From unbranded cigarette packaging to apps about the human body, minimalist pill packaging to hospital information systems, and urgent public health warnings to revolutionizing health awareness campaigns, this well-illustrated book perfectly shows the vital need for good graphic design.

In a small, practical format, the book was conceived by asking to graphic designers, clients, and health professionals their answer to the question: “Can graphic design save your life?”.

What Is An EV SSL Certificate and why do you need one?

Post pobrano z: What Is An EV SSL Certificate and why do you need one?
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Touted as the highest form of security verification currently available, an EV SSL Certificate (Extended Validation Secure Sockets Layer Certificate) confirms your identity and authority as a website owner. High-security browsers, such as the most recent editions of Safari, Explorer and Firefox can determine whether your SSL certificate has been subjected to Extended Validation. When it has, the browser address bar turns green, so your customers can readily determine your site has been subjected to this authentication.

Secure Sockets Layer Certification Explained

The standard tech for setting up an encrypted link between servers and browsers, SSL keeps your data private as it wends its way through the web from browser to the server and back to browser. To work, the server must have certified information about you to verify the data came from your machine. This is the certification part of the process in the name.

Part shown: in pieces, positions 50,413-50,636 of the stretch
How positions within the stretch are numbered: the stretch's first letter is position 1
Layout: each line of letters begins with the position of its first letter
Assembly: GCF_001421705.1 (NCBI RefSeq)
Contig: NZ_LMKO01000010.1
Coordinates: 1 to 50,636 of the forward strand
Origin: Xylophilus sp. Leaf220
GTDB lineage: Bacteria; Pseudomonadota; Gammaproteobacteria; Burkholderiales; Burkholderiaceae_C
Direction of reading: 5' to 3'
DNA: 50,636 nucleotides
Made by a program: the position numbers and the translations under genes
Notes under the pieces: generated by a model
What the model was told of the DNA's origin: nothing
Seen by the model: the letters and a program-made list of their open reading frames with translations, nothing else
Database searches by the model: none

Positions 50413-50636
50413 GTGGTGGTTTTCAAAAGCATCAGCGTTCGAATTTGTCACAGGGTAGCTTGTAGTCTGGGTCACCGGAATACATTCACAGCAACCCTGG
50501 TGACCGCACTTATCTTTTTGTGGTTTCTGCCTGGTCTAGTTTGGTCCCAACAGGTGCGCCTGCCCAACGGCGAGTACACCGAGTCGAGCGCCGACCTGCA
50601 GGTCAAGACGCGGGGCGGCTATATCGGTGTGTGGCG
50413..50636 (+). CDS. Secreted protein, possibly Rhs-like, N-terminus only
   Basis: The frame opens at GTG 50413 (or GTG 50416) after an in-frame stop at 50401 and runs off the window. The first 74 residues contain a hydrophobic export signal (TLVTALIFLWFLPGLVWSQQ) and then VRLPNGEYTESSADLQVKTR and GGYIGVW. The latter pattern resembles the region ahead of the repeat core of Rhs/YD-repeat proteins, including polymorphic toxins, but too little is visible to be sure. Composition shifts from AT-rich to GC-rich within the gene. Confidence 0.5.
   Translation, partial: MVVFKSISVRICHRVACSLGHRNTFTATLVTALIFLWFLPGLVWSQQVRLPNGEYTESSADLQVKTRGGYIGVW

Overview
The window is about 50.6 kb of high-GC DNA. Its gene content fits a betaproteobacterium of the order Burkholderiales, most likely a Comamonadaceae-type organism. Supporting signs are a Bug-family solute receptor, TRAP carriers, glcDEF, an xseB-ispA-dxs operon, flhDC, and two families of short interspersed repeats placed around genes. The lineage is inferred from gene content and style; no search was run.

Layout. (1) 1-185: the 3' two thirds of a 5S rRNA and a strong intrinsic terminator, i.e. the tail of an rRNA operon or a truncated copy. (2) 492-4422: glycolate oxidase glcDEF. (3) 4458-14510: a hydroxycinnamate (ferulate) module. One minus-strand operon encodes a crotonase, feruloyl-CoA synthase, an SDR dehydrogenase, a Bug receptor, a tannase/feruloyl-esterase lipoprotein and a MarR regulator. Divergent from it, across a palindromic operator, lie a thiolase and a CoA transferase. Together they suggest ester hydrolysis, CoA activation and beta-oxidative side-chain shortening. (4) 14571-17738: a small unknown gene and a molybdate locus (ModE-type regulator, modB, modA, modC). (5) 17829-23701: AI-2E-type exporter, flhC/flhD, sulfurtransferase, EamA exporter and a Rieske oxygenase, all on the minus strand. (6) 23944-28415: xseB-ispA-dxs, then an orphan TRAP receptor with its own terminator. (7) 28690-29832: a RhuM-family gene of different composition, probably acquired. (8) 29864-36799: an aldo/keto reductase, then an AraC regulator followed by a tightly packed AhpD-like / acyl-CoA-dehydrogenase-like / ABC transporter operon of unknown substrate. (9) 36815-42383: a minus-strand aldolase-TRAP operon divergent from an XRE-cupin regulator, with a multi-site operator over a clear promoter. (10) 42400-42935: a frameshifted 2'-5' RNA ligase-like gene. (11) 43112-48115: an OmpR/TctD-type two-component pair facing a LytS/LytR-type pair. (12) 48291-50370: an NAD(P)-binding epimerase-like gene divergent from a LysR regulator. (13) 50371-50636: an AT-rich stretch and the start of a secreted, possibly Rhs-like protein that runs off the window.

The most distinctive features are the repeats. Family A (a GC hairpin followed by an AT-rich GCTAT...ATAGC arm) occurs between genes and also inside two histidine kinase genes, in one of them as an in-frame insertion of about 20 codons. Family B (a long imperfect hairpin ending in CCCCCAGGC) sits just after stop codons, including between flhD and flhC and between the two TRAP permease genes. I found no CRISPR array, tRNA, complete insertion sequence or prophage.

To get the certificate, a third party verification organization confirms all of the identifying information you provide when you request a domain name and hosting service. When the authentication process is complete, you’re issued a certificate of verification. Users see a lock next to the URL, which begins with “HTTPS” (S=secured) rather than simply “HTTP” when your site is SSL Certified.

Extended Validation Goes Even Farther

To qualify for an Extended Validation Certificate, your site must get through a more in-depth identity verification procedure. The goals are to confirm your existence as a certified entity, your exclusive right to use the domain and that your identity matches official records. Further, it affirms you requested to be certified. Once approved, your verification information travels with your data over the web. Browsers running high security protocols recognize EV SSL and will render the name of your organization as the site’s owner and your organization’s country of origin in the address bar.

Why Is This Important?

Scammers have become increasingly sophisticated and fake websites have become more prevalent—as well as exceedingly difficult to detect. The need for an improved system to counter this and verify the authenticity of a site emerged so users could feel better about trusting it. This is particularly critical in ecommerce, where financial information could potentially be exposed. Recognizing this need, the best free website template providers for ecommerce, such as Shopify, have incorporated accommodations for EV SSL into their platforms.

How To Acquire an EV SSL Certificate

The certificates are somewhat difficult to procure in order to maintain their validity. The Certification Authority Browser Forum (also known as the C/A Browser Forum) requires certified domains and servers to be listed with an officially recognized registration agency.